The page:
Thursday, January 27, 2011

Are you on course?

Over the past few years I’ve encountered a number of so-called pros who offer writing advice or writers’ courses—for a fee (and a very steep one at that). While I’m certain many of these courses have much to offer aspiring writers, I can’t help but cringe when I hear some of the costs for a two-day workshop when compared to an accredited course offered by an established tertiary institution.

I chatted with a literary agent about this recently, sharing some of my misgivings, and she asked me one pertinent question: “Is the person offering the course qualified or backed up with enough industry experience to justify charging those prices?”

Because, let’s face it, there’s a lot of allure attached to attending a dedicated writers’ workshop, where those who’re industry professionals share their knowledge and offer you the keys to unlocking the future of your own publishing success.

Some writers’ workshops are worth their weight in gold, but I start getting twitchy when I see people parted from their hard-earned cash for information that is already freely available online.

I’ll be honest. I’ve never had the cash to fork out between $300 to $600 for a two-day workshop. I began my writing career by joining an online critique group and eventually started a dedicated writers’ group in my home town. I’m lucky because I’ve received in-house training at the newspaper publisher where I work as a sub-editor, and can back my knowledge up with a decade’s actual publishing experience, ranging from magazines, to print production, newspapers and electronic fiction publishing.

But, here’s the rub: the most invaluable assistance I’ve received so far has been from listening to what other authors, editors, publishers and literary agents have to say about the industry; that, but also keeping my dedicated writers’ groups on the go where authors grow together.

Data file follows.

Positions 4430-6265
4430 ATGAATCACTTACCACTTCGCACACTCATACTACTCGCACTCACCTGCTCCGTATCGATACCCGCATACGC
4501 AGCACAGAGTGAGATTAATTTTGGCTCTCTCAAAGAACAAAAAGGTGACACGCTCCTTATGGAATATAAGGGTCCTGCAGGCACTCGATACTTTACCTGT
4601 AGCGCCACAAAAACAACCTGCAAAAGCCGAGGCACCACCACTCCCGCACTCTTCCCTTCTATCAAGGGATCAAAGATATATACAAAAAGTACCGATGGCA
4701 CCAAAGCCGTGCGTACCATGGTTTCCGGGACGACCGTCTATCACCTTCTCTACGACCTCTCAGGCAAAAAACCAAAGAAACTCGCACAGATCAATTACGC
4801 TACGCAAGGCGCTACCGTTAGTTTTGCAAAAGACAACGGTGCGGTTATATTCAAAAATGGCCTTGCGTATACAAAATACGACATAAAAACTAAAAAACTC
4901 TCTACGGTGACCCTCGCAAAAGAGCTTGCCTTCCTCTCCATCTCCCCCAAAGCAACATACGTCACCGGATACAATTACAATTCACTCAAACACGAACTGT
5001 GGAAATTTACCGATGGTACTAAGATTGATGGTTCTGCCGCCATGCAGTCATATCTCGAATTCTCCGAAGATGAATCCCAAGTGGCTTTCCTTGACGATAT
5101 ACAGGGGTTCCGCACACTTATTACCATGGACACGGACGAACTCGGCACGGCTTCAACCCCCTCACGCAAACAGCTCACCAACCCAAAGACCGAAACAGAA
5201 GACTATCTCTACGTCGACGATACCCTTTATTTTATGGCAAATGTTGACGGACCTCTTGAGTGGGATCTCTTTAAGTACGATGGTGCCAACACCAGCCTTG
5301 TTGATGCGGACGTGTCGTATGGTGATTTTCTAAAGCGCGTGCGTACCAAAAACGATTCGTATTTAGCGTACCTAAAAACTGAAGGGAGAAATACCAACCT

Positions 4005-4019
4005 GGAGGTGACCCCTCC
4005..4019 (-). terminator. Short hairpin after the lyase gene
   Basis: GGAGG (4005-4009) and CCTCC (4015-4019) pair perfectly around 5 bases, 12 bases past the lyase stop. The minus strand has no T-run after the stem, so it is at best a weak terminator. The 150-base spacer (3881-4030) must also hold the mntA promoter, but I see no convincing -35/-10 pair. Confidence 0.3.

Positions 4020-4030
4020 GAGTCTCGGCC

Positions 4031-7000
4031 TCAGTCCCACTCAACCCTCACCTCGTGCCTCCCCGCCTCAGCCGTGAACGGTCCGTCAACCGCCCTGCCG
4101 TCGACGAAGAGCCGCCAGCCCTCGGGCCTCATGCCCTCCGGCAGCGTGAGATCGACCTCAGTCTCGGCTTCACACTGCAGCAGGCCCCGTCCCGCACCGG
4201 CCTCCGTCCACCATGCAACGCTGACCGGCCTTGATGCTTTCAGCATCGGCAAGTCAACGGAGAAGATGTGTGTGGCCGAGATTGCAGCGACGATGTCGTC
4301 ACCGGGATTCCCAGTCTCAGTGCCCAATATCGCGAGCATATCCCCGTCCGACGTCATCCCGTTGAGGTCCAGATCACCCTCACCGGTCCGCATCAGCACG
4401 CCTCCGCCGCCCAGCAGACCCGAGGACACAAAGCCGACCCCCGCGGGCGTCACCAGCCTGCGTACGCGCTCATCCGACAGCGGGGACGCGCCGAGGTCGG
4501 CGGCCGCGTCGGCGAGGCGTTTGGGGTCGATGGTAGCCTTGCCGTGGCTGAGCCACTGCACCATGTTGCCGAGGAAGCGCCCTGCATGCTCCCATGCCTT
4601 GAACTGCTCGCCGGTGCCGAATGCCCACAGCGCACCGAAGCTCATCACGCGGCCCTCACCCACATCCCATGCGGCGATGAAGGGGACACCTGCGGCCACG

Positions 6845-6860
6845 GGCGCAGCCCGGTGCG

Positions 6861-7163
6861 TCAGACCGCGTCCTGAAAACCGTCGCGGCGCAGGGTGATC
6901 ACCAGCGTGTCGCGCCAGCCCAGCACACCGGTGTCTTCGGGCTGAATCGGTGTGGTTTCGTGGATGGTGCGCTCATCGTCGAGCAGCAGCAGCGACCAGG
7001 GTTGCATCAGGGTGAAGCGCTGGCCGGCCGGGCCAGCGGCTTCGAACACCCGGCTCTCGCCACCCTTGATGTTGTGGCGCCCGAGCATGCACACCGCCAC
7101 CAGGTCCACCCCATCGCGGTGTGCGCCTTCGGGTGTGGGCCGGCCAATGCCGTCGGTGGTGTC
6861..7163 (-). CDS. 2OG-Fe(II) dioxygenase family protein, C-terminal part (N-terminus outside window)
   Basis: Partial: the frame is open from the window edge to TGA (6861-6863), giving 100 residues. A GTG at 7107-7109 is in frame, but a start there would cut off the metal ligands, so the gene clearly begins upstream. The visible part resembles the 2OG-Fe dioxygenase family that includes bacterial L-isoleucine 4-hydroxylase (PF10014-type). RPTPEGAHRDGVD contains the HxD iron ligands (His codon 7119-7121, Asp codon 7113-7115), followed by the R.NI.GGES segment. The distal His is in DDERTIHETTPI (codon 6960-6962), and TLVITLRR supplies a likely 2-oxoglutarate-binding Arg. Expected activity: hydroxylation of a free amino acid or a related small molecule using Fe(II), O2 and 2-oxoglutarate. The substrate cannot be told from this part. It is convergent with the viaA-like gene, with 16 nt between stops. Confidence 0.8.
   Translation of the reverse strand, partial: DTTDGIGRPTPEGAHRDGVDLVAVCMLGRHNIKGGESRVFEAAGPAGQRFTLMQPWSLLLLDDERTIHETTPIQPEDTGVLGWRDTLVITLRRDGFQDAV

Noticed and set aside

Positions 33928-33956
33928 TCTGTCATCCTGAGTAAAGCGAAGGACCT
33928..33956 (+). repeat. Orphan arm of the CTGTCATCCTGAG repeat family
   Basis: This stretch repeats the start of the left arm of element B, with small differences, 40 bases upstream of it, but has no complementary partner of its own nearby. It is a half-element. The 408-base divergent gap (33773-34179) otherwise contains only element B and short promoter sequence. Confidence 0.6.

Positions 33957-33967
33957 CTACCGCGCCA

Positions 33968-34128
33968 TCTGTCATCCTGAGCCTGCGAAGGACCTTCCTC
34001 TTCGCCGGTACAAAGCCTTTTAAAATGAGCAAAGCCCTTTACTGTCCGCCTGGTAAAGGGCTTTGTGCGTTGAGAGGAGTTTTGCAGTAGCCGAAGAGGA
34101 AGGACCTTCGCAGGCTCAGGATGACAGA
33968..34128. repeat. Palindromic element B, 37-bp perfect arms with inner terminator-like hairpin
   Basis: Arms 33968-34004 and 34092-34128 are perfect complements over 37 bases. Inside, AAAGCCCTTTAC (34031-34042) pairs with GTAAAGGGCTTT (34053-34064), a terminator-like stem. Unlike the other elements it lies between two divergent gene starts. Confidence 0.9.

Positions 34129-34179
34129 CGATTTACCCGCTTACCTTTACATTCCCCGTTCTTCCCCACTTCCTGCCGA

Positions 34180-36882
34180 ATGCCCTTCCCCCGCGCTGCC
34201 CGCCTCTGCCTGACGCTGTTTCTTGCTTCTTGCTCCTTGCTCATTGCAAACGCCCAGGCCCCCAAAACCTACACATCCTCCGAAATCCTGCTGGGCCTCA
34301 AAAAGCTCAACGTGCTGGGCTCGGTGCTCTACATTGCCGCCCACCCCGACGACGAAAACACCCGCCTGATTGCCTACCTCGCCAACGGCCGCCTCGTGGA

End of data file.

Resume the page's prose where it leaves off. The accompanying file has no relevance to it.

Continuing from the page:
Most importantly, I’ve not taken critique personally, and when I do identify a problem area in my writing, I make damn sure to internalise the lesson I’ve learnt and not to repeat mistakes. It’s all about progressing. I’ve pulled myself up by my literary bootstraps. Some of the stellar authors in my stable have done the same, and their new manuscripts go from strength to strength after we’ve worked together on a debut title. Yes, you can become a successful author without shelling out thousands of clams for a writers’ course.

This blog post is not about knocking writers’ courses. There are some fantastic courses and workshops out there. However, do yourself a huge favour and conduct a thorough background check on the person or organisation in question. Is this an industry professional with a proven publishing track record, or is this someone who’s just offering writers’ courses and whom you wouldn’t have heard about otherwise? Compare the prices of these courses with those of established workshops. And, remember, if something sounds too good to be true, it probably is.


Sonya Clark said...

I figure by the time I can afford the hefty price tag for a workshop I won't need it. "Freely available online" is *awesome*.

Nerine Dorman said...

I've reached the point where I've joined a closed writers' group where most are already published. And I'm learning from people who're further along than I am. Peer review is still the best, IMO.